Burn After Reading (R, 2008, Universal)
Even if you cobble it together in a ball and serve it in a trough, a purported cake with the right balance of ingredients baked for the right amount of time still tastes pretty delicious. A similar equation applies to “Burn After Reading,” which chronicles, over 96 insane minutes, an absurd series of misunderstandings between a jilted former CIA agent (John Malkovich), his former employers (David Rasche, J.K. Simmons), his wife (Tilda Swinton), her paranoid lover (George Clooney), a Russian embassy representative (Olek Krupa) and a trio of gym employees (Brad Pitt, Frances McDormand and Richard Jenkins). Even by the Coen Brothers’ standards, “Reading” pushes hard the limits of narrative stability and credibility. But whenever the temptation to dismiss the thing looms nearby, “Reading’s” exceptional cast pushes it back — sometimes through a stupidly funny exchange, other times with nothing more than a perfectly-executed nervous tick. “Reading” prioritizes character above all, and it’s brought to life by actors who absolutely get their characters at all costs. A twist at around the hour mark leaves the film with 30 minutes to spare and the tall order of wrapping things up in any kind of sensible fashion. All seems lost as the minutes tick away … until one last brilliantly funny exchange, spanning all of a couple minutes, absolutely nails it.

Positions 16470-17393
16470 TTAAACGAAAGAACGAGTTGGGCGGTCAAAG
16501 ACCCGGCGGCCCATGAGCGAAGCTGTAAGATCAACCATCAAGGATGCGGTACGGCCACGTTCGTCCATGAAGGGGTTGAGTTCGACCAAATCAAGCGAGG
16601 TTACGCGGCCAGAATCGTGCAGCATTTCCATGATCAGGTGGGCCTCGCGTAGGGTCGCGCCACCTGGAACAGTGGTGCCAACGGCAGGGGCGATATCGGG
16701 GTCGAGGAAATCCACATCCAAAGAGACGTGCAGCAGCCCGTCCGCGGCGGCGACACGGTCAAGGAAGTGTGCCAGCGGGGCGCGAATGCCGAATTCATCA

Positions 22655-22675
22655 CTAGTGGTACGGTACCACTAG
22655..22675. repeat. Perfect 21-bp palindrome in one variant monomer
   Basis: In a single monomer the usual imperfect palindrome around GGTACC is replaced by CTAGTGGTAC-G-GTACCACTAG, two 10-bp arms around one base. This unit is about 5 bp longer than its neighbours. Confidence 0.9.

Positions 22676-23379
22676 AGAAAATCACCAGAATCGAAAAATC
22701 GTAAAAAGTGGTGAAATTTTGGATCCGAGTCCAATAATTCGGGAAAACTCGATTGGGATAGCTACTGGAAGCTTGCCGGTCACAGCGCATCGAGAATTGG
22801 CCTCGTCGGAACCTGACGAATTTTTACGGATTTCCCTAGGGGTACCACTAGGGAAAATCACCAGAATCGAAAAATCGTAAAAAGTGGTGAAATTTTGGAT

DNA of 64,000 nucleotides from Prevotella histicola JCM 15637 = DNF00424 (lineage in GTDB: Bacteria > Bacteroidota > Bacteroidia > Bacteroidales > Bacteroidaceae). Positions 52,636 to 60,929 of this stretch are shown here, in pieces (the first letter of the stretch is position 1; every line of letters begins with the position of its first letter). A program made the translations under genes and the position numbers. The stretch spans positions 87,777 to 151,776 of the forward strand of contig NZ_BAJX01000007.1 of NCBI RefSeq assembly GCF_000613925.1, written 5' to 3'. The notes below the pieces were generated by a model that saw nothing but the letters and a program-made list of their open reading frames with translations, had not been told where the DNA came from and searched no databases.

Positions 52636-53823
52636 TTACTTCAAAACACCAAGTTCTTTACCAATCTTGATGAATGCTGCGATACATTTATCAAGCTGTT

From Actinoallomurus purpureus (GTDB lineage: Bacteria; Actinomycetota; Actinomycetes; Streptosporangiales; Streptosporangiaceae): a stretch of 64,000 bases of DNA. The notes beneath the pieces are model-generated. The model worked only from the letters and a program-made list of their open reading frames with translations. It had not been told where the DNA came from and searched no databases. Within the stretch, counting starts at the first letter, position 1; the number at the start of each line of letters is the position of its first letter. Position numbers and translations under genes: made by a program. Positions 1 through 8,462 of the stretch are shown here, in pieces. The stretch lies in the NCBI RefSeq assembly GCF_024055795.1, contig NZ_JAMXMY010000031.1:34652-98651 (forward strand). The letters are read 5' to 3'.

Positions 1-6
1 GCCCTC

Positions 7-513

Extras: Three behind-the-scenes features.
Hamlet 2 (R, 2008, Universal)
It may not be Shakespeare, not even close, but this tale of a failed actor, failed husband and failure-in-the-making drama teacher (Steve Coogan) staging some seriously bad Shakespearian fan fiction in hopes of saving his school’s drama program most definitely is epic. “Hamlet 2” is so epic, in fact, it cuts corners to tell its story and leave room for humor for humor’s sake. Most glaringly, the plot smoothes over and sometimes just skips conflicts that would seem to pose a bigger obstacle than they do. But there’s something to be said for a movie that slips past the predictable because it would rather hang out in absurd country. That, from the title on down, is what “Hamlet 2” does, and it’s also something at which it particularly and continually excels. The easily offended probably should pass: “Hamlet 2” isn’t afraid to get its hands dirty just because it feels like it, and the grand finale is an all-you-can-eat buffet of offense. All the decency violations would be hard to defend if the thing wasn’t funny enough to back it up, but “Hamlet 2,” happily, continually ensures that isn’t an issue. If you weren’t a fan of Coogan’s work before, his hilarious, lovable turn here might change that forever. Catherine Keener, Elisabeth Shue, Amy Poehler, David Arquette and Marshall Bell, along with a fantastic cast of relative newcomers, also star.